Our treatments are very selective, each stem is treated individually, which can be very time consuming but produces high quality habitats when treatments reoccur to catch resprouts and new infestations. Traditional treatments include (1) foliar spraying, using backpack sprayers to spray leaves of invasive plants, (2) cut and dab, using loppers or brushcutters to cut woody stemmed invasive plants and dabbing the cut stem with a herbicide soaked sponge to kill the root system, (3) swiping stems like invasive phragmites with an herbicide soaked sponge or glove, or (4) hand-pulling species like garlic mustard and dame’s rocket.
“It can be very laborious. Sometimes the amount of invasives can feel overwhelming and it can feel like a losing battle,” Kyle Martin, Senior Ecological Services Manager, describes some of the difficulty of the work.
Shaina expresses a dilemma often shared by our clientele in this type of work, “I dislike that herbicide is used as the predominant way to control invasives. It’s difficult because on one hand I’ve seen how quickly and efficiently herbicides can prevent, slow, or stop the spread of invasives, but on the other hand I worry about accidental harm to other plant/animals as well as within myself from it. I’ve seen how much time, money, and labor it saves, yet I wonder and hope this is something we will discover a better solution for in the future.”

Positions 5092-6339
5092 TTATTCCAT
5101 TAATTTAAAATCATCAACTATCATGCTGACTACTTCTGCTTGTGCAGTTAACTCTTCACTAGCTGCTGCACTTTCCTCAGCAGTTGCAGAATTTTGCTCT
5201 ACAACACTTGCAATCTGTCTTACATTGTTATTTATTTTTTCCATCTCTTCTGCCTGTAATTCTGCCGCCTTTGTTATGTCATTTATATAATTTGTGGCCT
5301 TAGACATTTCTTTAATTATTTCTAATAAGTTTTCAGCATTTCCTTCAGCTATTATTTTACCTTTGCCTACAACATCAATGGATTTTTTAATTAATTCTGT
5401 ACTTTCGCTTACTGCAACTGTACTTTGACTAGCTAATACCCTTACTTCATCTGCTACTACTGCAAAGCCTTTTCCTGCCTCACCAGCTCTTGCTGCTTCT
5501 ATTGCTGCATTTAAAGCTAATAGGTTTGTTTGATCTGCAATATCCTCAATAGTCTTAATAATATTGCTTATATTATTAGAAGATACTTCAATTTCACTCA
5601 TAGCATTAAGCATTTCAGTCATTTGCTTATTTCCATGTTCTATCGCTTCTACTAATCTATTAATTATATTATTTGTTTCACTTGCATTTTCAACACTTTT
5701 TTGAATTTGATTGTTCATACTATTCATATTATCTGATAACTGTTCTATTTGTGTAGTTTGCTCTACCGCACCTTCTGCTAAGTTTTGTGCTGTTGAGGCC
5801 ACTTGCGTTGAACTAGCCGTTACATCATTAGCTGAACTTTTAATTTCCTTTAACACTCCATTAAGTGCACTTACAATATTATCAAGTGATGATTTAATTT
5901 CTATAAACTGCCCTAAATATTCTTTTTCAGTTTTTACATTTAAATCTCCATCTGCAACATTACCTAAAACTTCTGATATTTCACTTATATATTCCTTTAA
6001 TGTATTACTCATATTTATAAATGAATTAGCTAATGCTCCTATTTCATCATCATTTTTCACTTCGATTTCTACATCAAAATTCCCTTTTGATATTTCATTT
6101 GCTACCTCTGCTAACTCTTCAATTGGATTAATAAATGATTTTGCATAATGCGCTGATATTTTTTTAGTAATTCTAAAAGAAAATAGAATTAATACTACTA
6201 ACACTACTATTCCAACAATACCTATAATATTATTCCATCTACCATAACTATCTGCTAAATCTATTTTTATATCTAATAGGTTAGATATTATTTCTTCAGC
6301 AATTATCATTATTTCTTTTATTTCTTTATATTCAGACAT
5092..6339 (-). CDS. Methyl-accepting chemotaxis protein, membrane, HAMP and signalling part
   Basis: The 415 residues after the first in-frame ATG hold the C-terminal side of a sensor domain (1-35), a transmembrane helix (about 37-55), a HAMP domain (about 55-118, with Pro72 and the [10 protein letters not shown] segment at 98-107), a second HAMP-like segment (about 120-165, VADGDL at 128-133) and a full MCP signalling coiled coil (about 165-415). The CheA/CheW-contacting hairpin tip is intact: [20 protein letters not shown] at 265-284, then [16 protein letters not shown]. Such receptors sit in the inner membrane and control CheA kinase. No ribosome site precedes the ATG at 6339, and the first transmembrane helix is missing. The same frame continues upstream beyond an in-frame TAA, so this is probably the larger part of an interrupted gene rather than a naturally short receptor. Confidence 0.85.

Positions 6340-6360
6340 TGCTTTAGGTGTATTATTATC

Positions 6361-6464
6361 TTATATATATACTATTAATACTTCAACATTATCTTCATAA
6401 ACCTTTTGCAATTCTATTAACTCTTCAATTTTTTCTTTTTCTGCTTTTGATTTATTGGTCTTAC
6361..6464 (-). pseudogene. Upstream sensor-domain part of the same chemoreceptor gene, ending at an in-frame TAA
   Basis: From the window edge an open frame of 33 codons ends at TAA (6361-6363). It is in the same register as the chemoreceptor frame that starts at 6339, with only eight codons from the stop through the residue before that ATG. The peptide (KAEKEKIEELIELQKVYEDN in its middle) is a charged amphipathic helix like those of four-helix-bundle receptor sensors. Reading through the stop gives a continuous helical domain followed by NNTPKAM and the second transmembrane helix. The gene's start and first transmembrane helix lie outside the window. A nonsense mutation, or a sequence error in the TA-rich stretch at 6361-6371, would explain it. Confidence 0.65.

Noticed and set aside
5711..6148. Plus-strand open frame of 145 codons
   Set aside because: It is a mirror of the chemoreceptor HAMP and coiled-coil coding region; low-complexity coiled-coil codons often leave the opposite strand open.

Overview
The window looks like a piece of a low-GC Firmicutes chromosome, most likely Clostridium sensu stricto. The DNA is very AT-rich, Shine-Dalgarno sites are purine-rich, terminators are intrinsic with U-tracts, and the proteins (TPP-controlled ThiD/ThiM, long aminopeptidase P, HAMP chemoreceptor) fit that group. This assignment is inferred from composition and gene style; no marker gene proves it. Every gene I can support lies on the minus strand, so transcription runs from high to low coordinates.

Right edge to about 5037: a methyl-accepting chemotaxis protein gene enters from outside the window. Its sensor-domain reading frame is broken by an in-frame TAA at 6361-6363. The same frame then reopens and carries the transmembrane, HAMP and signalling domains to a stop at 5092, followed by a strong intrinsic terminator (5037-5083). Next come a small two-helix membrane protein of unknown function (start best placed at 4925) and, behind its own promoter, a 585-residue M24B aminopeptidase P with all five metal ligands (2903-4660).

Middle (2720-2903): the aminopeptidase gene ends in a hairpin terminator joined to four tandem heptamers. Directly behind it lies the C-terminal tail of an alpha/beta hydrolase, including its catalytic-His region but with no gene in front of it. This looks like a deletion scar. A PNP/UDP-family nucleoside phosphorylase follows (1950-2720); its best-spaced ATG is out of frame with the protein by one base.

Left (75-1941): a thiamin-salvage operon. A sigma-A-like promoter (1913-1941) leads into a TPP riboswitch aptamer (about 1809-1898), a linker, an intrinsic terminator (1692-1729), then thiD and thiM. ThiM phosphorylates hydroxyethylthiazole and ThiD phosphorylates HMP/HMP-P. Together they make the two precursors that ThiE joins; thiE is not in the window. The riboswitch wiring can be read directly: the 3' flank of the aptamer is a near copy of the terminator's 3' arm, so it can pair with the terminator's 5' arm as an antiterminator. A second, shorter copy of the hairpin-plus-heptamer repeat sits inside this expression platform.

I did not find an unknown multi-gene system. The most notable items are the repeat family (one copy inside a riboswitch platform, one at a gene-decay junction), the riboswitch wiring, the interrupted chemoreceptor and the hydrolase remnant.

Tyler also expresses the frustration of long-term management, “Sometimes things have to get worse before they can get better, and there are some instances where the disturbance that you create by doing invasive species treatments can encourage more invasive growth. For instance, last year we cleared huge patches of invasive shrubs and vines (glossy buckthorn, autumn olive and asiatic bittersweet). The next spring, the ground was blanketed with garlic mustard seedlings and new asiatic bittersweet sprouts that were already built up in the seedbank. It required intense follow up work, but native species are slowly starting to re-establish. Seeing things bounce back and knowing that you still have years of follow-up to come after you’ve done the heavy lifting is a little disheartening sometimes.”